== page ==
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This is one of the best Christmas stories I’ve ever read. This story will tug hard on those heartstrings.

This is a story of a woman with a broken spirit and a cynical view of Christmas. She’s never ventured out of her comfort zone and is secretly longing for the father who abandoned her shortly after her mother’s death, when she needed him most.

This is also a story about hope, about courage, and about the magic of Christmas. This is also a story about love and how beautifully fragile it is. It’s a story of Christmas miracles, reindeer and letters to Santa Claus.

I absolutely loved this book. I loved watching Sasha in her new environment and I loved watching her with Taavi. They bumped heads as much as they locked eyes with each other and couldn’t break away. Sasha really “saw” Taavi and she refused to let his walls keep her out of the one place that was off limits… his heart.

The author did an amazing job of describing the landscape and the beauty of this Nordic destination. It’s enchanting and beautiful and it felt almost like I was there with Sasha and Taavi.

I was quickly swept away in the magic and merriment of the story and its people. I laughed, cried and loved every bit of the book and I didn’t want it to end.

I whole-heartedly recommend The Post Box at the North Pole.
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The dog sleds! The reindeer! The Northern Lights! Oh my.  

The North Pole Forest and Candy Cane Cabin sound like my kind of Christmas haven and I’m never too old to believe in the magic of the wishing jar! I adored being transported to the magical Christmas wonderland of the North Pole Forest. The letters to Santa touched my heart, as did Sasha and Tav’s story (and all of the reindeer!). 

Time for me to put up some mistletoe (loved the Norwegian legend behind the mistletoe!) and kiss everyone around me for love and luck. Well done, Jaimie Admans!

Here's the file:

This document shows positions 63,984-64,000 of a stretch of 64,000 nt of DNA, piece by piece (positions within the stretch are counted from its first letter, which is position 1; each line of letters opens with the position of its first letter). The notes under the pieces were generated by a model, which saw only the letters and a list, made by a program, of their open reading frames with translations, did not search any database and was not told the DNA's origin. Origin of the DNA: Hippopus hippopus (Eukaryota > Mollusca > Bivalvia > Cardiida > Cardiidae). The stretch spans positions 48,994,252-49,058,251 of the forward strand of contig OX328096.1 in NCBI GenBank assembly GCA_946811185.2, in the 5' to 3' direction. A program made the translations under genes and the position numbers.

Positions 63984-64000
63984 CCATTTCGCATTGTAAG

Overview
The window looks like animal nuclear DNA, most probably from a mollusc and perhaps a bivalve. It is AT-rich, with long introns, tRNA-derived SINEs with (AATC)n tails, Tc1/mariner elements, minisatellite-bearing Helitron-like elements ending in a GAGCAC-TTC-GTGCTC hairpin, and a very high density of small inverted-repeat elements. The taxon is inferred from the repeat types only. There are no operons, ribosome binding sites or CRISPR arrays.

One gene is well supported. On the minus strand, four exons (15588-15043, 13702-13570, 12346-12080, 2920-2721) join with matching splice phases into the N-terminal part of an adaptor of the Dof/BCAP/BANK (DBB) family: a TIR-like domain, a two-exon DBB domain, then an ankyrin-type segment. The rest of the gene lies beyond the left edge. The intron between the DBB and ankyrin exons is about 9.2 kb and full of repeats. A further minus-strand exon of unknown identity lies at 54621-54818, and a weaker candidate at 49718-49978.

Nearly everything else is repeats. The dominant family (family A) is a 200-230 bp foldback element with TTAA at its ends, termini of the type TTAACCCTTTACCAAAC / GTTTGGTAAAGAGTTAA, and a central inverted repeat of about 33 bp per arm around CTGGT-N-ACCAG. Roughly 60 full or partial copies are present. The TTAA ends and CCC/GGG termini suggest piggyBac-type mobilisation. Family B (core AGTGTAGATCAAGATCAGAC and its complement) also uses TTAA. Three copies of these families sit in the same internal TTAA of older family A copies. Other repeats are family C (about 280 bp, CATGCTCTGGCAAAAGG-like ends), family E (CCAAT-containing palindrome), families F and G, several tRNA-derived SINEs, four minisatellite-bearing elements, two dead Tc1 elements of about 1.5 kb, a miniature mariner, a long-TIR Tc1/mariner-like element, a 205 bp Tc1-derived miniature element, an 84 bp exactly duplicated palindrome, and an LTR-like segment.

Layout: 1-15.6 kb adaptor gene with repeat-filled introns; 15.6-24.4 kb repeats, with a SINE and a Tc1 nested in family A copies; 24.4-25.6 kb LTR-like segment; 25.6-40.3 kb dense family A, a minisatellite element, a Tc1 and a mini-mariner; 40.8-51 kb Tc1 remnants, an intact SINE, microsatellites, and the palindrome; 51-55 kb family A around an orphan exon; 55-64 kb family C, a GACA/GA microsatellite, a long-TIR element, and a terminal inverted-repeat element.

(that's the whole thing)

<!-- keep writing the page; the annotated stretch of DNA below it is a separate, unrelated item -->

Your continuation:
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The Post Box at the North Pole by Jaimie Admans, another NetGalley read. Sasha isn’t a fan of Xmas and is estranged from her father. However she gets a call from her father who is living in Norway and has suffered a heart. Her father is the owner of Lapland style Christmas village, a village that can’t but help to work its magic on Sasha. I’ll be honest and say that I’m not quite sure what to make of this book, I thought maybe it might be a grower and in places it is, however overall I think it’s just a ok book. There are definitely better Christmas themed books to read. In places for me it had quite an immature feel it and I mean the writing and in some of the characters certain beliefs as to the Christmas magic! This wasn’t necessarily something that would put me off, it just didn’t come off the pages very well and would probably translate better as a film. I’ve never read anything by this author before and after reading this I wouldn’t be tempted again. It’s not a bad book, it’s just that at the time of year when there is a lot of Christmas books out there, this one doesn’t stand out and therefore this wouldn’t be one that would come to mind when recommending Christmas books. It’s also overly predictable. The setting sounds stunning, the idea of this Lapland village sounds magical. I did find the story a bit repetitive, for example the story line keep repeating, characters have an argument everything sounds like it’s not going to work out, they make up and then the process starts again and finally it comes end, if that makes sense. This book just wasn’t for me sadly 🎄